‘Farm to Plate’ day proves to be a real eye opener for chefs

09/06/2009 - 00:00
Quality, provenance, animal welfare and price; these are all important criteria for chefs when it comes to putting meat on the menu.

So too for farmers that supply the foodservice market, which is why catering butcher Owen Taylor brought the two together to develop a greater understanding between each end of the supply chain. The special 'farm to plate' day, held in Morley, Derbyshire, drew over 50 guests, including head chefs and proprietors of hotels, pubs and restaurants from the region. They visited one of Owen Taylor's select farmers before attending a butchery master class hosted by EBLEX. Richard Taylor, third generation butcher and managing director of Owen Taylor said: "Chefs demand quality, consistency and, particularly in the current climate, value. The aim of the day was to show what it takes to produce quality meat and how we can all work together for mutual benefit. After all, good quality meat has to be reared correctly, properly matured and expertly prepared." James Chamberlain of Glebe Farm, Shardlow, a supplier of Quality Standard beef and lamb to Owen Taylor agreed. His cattle reach maximum growth thanks to the right feeding system and level of care. James told the chefs: "Lifestyle is everything; the animals are kept naturally and handled calmly, ensuring they are as stress free as possible. This careful regime produces consistently tender and flavoursome meat. "It is crucial chefs understand these factors can result in different cooking and eating qualities and that is why it is important to source meat from an assured supply chain." This point was re-iterated by EBLEX in a series of presentations that followed. Its Quality Standard scheme is the only one of its kind to address eating quality and each stage of the chain is fully audited to ensure the beef and lamb is succulent, tender and of a consistent quality every time. With the current economic climate in mind, EBLEX's master butcher Dick van Leeuwen also demonstrated a range of innovative, quality steak cuts to help chefs contain costs, maximise opportunities and maintain customer satisfaction. This was of great benefit, as one local chef said: "Quality is vital but there is a limit to what we can charge so getting added value from alternative cuts is a good way to maximise profits and keep customers happy." Others guests praised the informative day. Terry Pownall, owner of the Little John Inn in Hathersage said: "We learnt a hell of a lot! It was a real eye opener for me and something I'd send all my staff to if I could." Head chef Lee Wright added: "It was a great day and certainly useful to meet the farmer. Consistency is everything and you can't afford to make assumptions when it comes to meat quality." Leroy Allen from Nottingham-based The Woollaton said: "It was an extremely valuable exercise, particularly learning about the history and welfare of the animals. We promote provenance on our menus wherever possible and believe it showcases our commitment to sourcing local, quality produce as well as giving customers the information they want to know." Richard Taylor was delighted with the day's success. "It was the first 'farm to plate' day we've held and the feedback has been hugely encouraging, so much so that we may look at holding another event next year," he said. "It's not just about building confidence in the chain, we've also encouraged greater communication in terms of ensuring our chefs are getting the right products to suit their needs and those of their customers."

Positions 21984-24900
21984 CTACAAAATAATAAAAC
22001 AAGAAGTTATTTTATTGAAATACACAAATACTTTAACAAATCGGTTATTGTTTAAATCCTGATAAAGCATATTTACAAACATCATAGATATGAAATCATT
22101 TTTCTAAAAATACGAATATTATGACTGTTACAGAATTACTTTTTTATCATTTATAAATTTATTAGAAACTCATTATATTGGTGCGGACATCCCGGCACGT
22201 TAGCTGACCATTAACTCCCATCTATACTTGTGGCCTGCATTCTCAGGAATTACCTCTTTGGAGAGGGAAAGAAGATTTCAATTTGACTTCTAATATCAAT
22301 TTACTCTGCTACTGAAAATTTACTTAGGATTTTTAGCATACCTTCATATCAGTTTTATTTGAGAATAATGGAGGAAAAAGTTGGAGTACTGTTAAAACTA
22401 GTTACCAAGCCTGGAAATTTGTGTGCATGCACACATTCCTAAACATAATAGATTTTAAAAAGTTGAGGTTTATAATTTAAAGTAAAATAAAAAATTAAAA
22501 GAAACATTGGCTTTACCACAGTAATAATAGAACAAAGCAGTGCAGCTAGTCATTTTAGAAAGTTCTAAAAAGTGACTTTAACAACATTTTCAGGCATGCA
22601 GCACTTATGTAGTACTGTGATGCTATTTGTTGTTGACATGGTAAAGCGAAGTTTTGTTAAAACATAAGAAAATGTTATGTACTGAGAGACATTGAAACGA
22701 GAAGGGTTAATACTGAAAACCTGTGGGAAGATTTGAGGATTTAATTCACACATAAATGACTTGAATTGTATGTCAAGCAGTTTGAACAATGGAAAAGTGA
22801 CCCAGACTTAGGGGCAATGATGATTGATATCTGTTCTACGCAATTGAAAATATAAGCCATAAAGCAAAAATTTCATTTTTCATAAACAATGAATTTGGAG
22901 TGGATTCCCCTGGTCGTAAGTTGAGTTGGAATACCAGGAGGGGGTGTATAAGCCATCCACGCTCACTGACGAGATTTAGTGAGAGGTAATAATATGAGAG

Copyright 2019 Public Sector Catering
Dewberry Redpoint Limited is a company Registered in England and Wales No : 03129594 Registered Office:
Riverbridge House, Anchor Boulevard, Crossways Business Park, Dartford, DA2 6SL VAT registered, number 305 8752 95.

Design & Development by Eton Digital